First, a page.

This post is obviously not meant as a rehash of the same arguments I’ve now been making for the last 20 months. I’d encourage anyone who has joined us recently to go back and read the articles I reference below, because without that background, this post will be thin, but it’s intended as a review, not the re-opening of a new discussion.
The beginnings – theory without evidence
Our coverage of the story began in July 2007, when we posted on the science and engineering that would, in theory, provide Pistorius with his advantage (for those who haven’t followed the debate, I might as well declare upfront – I believe, without a shadow of a doubt, that Pistorius has an advantage). Those advantages were discussed and explained in great detail in this post, but as yet, little evidence existed, so unusual was the case.
However, the key scientific arguments were put forward for debate – reduced energy cost, improved energy return, attenuated fatigue, lower limb mass etc.
Science relegated to the sidelines
One of the hallmarks of the debate early on was the refusal of “pro-Pistorius” advocates to actually debate the issues – not a single person, on this site or elsewhere, came forward to discuss the issued raised in the scientific debate. Instead, it was a campaign based on smokescreens and mirrors, one that was fuelled by the emotions and sympathy that Pistorius as a human-interest story engenders.
Not a single scientific debate occurred early on – it was denial of fact and scientific opinion, and then agressive punting of a pro-human interest story. The bandwagon soon picked up speed, with PR companies, marketing agents, and big corporates throwing their weight behind Pistorius’ efforts to compete in IAAF meetings against able-bodied athletes. Nike and Ossur, the two companies with the most to gain, were aggressive in their lobbying efforts. They’d be joined by a dozen more by the end of 2008, a sign of the massive media and public interest that provided the jet-fuel for Pistorius’ campaign.
The only occasion where science was debated was when Professor Robert Gailey came out and said that the human tendon could return 240% of the energy it stored. What the Professor failed to realise is that this can only happen in the presence of muscle contraction, which ADDS energy to the tendon. A tendon by itself can’t return more energy that it stored. If this were true, then a tendon would be capable of perpetual motion. If you had a tennis ball made of tendon material, then it would bounce 2.4 times higher every single time it landed. If you dropped it from a height of 1m, then by the time it bounced for the 20th time, it would hit the moon! It was a ridiculous argument, and captures the level of science early on. Unfortunately, it was not to get better, though the CAS failed to realise this…
The IAAF intervenes
In July 2007, Pistorius made his debut in European races, but on the condition that he’d be filmed and analysed as part of the IAAF’s efforts to establish whether or not an advantage existed. At this stage, it’s pertinent to ask why the IAAF should be the ones to prove advantage, as opposed to the other way around, where Pistorius would have to prove the absence of an advantage.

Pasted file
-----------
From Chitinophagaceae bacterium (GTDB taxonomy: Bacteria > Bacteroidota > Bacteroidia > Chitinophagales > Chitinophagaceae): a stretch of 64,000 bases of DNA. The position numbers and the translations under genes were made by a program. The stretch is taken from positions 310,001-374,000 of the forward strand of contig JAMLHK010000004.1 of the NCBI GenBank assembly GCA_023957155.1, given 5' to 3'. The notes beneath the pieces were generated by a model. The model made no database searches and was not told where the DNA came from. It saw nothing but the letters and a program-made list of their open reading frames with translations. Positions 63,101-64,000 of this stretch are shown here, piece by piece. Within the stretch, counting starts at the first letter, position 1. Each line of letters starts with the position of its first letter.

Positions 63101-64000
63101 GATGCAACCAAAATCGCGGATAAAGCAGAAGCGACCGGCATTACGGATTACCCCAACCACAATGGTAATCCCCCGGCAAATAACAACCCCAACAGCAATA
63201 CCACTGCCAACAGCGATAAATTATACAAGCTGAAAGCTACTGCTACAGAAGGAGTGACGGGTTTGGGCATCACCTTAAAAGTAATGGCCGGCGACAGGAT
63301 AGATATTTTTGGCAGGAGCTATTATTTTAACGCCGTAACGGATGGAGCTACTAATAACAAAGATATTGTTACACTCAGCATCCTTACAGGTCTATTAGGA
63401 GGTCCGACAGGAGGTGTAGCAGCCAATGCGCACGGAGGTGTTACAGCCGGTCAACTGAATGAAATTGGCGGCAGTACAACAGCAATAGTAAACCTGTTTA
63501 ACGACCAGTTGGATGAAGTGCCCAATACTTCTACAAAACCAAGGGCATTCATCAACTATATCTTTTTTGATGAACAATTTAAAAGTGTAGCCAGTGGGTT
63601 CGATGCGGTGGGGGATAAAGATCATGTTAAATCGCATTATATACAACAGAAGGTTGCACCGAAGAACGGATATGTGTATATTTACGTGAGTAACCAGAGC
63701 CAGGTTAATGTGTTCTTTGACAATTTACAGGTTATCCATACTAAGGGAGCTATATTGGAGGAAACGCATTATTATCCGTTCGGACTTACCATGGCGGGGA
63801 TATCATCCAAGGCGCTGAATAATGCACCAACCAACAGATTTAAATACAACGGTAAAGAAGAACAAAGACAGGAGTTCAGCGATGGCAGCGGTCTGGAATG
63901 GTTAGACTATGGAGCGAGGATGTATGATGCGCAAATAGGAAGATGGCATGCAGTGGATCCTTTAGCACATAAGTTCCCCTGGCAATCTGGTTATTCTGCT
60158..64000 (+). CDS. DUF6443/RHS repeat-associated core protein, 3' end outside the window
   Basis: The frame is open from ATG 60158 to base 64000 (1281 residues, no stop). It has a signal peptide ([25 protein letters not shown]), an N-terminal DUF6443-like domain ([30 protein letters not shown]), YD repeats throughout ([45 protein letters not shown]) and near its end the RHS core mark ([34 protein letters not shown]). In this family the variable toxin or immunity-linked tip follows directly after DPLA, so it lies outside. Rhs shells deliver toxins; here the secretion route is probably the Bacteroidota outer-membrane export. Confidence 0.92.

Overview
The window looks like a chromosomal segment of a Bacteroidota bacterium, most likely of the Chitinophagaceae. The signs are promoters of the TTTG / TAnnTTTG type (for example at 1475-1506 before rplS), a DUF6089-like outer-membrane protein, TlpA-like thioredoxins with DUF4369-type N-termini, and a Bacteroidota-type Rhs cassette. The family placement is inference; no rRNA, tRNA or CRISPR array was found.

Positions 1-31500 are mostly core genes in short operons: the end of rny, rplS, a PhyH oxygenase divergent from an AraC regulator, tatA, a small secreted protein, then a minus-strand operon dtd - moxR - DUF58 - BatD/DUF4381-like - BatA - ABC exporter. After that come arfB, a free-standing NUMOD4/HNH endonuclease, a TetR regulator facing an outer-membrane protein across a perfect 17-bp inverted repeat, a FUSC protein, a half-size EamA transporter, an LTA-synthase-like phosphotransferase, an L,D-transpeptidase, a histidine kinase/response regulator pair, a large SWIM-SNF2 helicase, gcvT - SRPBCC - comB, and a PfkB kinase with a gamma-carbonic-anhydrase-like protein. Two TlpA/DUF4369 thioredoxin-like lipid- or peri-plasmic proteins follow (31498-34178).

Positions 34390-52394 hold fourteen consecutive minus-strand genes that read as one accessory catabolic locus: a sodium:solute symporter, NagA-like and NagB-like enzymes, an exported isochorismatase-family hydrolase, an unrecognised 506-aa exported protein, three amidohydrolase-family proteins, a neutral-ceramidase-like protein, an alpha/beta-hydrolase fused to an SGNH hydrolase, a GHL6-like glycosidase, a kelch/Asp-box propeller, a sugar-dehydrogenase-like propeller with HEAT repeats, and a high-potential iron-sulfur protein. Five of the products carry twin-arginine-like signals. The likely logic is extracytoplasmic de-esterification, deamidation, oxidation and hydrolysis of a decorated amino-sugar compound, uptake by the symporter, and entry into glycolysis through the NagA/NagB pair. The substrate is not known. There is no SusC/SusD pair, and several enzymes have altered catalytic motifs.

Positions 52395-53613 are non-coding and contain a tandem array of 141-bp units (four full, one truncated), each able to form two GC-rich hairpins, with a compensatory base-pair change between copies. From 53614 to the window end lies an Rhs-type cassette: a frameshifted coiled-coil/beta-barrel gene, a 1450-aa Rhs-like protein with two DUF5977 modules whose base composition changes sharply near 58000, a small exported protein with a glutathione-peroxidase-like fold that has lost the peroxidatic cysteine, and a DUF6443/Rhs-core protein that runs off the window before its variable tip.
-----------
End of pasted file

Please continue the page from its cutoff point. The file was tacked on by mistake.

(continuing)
In any event, the IAAF evidence was intriguing, because his debut race in Rome threw up a finding that was EXACTLY as predicted by the theoretical models before it. That is, Pistorius showed a never-seen-before pacing strategy, the absence of fatigue during the second half of the race, and a vindication of many of the arguments put forward earlier. The post we did analysing this can be found here.
Once that was completed, the IAAF did their testing in Germany, under the supervision of Prof Bruggemann. That research, which would form the basis for the IAAF’s initial decision, found a number of important things. That report, which was released in January this year, found that Pistorius demonstrated some potentially significant differences in energy use, and biomechanics, and formed the basis of the initial IAAF ban of Pistorius.
Firstly, they found that at sprinting speeds, Pistorius used LESS oxygen (by 25%) than able-bodied runners. The graph of this result is shown below:
There is of course a problem with this finding – the measurement of oxygen use during sprinting is a questionable one. That’s because energy comes from aerobic and anaerobic sources, and so one can challenge the conclusion that Pistorius uses less ENERGY. It is highly likely, however, because if the aerobic energy use is down, there’s no reason to believe that the anaerobic might not also be reduced. However, it doesn’t PROVE it, only suggests it very strongly.
The second major finding is shown below:
Here, you’re looking at the horizontal and vertical forces on landing, braking, and then moving through into the propulsive phase of the running stride.
Pistorius has a massively reduced horizontal braking force compared to the able-bodied runners, but similar propulsive forces. This, allied to some other biomechanical findings by Bruggemann, led him to conclude that “Sprinting with the artificial limbs is – from a biomechanical perspective – a “bouncing” locomotion and is significantly different to able-bodied sprinting on a hard surface. It is a different kind of locomotion at a lower metabolic cost”
It was little surprise then, that the IAAF banned Pistorius. You can read much more detail about the tests and the ban here.
Pistorius goes door-to-door
That would not be the end of it – with the money at stake, that is not surprising. What happened next is that Pistorius went door-to-door, looking for scientists to assist with his defence. I know this because, in one of the bigger ironies of 2008, I was one of those asked. He sent a request to the Ministry of Sport in SA, requesting help. That was sent to me and all other scientists across SA. He received no joy here.
As a result, he found his way overseas, and asked a number of US- and Canada-based scientists. One of them had the following to say: